Friday, 2 December 2016

The Philosopher

The philosopher of the piano

One of the early commissions for the Birmingham Symphony Hall Collection, in 1992, was to paint Alfred Brendel. I portrayed him as the learned philosopher of the piano, searching for and expounding profound issues in music, gazing into space, with his characteristic raising of the eyebrows, listening intently as he attempts to elevate us to the sublime. His gaze, accented by the heavy line of his spectacles, follows the direction of the undulating rising diagonal line from his tails, past the little flourish of the far end of the keyboard, left of the sloping piano lid to the four soft clouds of pale blue in the top right of the picture.  The white surface of the keyboard provides a counter-diagonal, to balance the whole composition. 

In my painting, Alfred Brendel is a natural extension of his great instrument – altogether, quite a lot of black. So I've tried to give those blacks and greys transparency, floating them over the mists of subdued olive green which swirl around him. His Steinway seems to be loaded with gold. Between heaven and earth, at the centre of everything, are those sensitive hands, with poor battered fingers taped, creating magic. His left hand is rising after placing a majestic chord from Liszt's 'Années de Pèlerinage'. Can you hear its dying sound? Brendel conjures up the grandeur of the echoing mountains and the stillness of the lakes of Switzerland and Italy - scenes which I know well. So it was Liszt, rather than Beethoven or Mozart, for which he has such a reputation, that became one of the main sources of inspiration for this painting.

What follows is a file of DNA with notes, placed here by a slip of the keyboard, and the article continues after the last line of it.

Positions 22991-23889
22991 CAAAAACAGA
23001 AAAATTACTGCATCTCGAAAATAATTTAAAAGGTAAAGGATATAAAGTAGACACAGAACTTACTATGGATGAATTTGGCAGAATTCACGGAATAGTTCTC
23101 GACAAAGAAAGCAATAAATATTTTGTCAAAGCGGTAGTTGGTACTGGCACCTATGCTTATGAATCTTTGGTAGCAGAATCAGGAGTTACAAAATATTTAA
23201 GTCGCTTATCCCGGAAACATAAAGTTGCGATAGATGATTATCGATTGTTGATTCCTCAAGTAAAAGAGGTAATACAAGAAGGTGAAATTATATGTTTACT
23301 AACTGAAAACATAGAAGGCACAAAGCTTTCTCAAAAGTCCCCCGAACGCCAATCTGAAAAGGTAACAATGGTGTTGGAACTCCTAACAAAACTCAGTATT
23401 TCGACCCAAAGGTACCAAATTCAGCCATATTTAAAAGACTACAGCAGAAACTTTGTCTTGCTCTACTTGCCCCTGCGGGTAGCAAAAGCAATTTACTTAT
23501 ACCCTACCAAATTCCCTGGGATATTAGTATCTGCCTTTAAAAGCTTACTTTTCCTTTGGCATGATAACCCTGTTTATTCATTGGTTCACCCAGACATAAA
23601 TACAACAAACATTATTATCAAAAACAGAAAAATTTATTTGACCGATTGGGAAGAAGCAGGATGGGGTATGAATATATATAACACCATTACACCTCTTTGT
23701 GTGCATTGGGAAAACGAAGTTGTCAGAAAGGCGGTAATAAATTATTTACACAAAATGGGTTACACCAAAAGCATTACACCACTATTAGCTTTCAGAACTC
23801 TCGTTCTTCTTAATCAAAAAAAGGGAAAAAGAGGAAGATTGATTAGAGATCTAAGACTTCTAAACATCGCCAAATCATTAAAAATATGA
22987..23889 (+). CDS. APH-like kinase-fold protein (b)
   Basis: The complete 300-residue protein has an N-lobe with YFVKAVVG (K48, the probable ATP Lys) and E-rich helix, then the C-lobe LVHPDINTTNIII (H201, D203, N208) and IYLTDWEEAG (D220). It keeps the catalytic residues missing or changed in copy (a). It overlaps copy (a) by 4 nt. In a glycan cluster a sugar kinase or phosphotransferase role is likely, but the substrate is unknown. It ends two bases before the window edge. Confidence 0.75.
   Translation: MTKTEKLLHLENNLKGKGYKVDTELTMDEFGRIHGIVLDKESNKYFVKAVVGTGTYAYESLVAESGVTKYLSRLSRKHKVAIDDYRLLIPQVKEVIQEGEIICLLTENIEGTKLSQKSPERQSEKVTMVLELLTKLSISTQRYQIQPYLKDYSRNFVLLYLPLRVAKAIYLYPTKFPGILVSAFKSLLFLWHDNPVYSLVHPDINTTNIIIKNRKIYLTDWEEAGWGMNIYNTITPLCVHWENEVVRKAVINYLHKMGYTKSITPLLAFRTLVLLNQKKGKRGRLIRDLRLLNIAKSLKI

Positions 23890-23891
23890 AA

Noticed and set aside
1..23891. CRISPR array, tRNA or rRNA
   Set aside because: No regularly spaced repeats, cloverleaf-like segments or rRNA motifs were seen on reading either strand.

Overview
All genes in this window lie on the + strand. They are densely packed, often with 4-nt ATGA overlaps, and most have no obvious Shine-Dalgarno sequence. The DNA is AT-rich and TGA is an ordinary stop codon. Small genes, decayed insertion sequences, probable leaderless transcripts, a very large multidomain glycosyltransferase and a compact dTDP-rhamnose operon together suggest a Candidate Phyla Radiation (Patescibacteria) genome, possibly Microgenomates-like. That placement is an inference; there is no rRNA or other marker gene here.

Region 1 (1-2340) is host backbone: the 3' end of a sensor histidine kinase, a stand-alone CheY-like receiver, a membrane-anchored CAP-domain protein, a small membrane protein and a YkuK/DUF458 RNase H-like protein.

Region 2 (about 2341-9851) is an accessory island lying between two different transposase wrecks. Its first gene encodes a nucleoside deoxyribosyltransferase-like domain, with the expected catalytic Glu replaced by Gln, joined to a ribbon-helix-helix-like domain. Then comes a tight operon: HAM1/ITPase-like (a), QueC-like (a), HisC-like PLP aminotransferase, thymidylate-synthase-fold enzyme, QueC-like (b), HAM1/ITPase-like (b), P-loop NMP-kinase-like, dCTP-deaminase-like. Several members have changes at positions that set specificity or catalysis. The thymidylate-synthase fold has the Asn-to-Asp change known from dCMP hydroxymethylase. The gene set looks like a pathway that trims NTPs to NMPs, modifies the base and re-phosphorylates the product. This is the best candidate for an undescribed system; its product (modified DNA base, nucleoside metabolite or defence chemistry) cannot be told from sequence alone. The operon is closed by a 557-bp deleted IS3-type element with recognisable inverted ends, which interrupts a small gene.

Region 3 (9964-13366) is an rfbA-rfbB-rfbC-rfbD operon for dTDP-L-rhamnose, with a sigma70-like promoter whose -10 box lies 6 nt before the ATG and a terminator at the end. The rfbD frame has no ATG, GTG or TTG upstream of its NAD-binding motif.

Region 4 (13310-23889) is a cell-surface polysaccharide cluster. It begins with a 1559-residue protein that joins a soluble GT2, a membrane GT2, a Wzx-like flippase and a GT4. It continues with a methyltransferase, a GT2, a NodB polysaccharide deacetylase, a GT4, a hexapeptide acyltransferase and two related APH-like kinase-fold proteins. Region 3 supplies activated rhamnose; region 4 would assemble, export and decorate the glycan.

This watercolour took quite a bit of research. I had been part of Brendel's audience years ago, but I had no opportunity, before the deadline for this commission, to observe him closely in live performance or rehearsal.  This was long before YouTube! Then Brendel's record company, Philips Classics, offered me the use of some wonderful video material in which his Liszt recordings were interspersed with thoughtful introductory talks.  The inspiration was there! But unfortunately the setting and lighting in which the recordings were made were totally different to the concept and colours I had in mind.  So began a long process of sifting and transforming impressions, through three or four studies, before the final watercolour took shape.

Twenty-four years on, looking back at this rather serious painting, I reflect on how inadequate any attempted representation of this erudite cultural giant would be, with his love of literature, languages and art, his sense of humour and much more. After the Birmingham concert for which this was painted, we were commiserating on the bad reproduction of my painting in a local newspaper. "It's the same with a recording", he said, "you are never satisfied".



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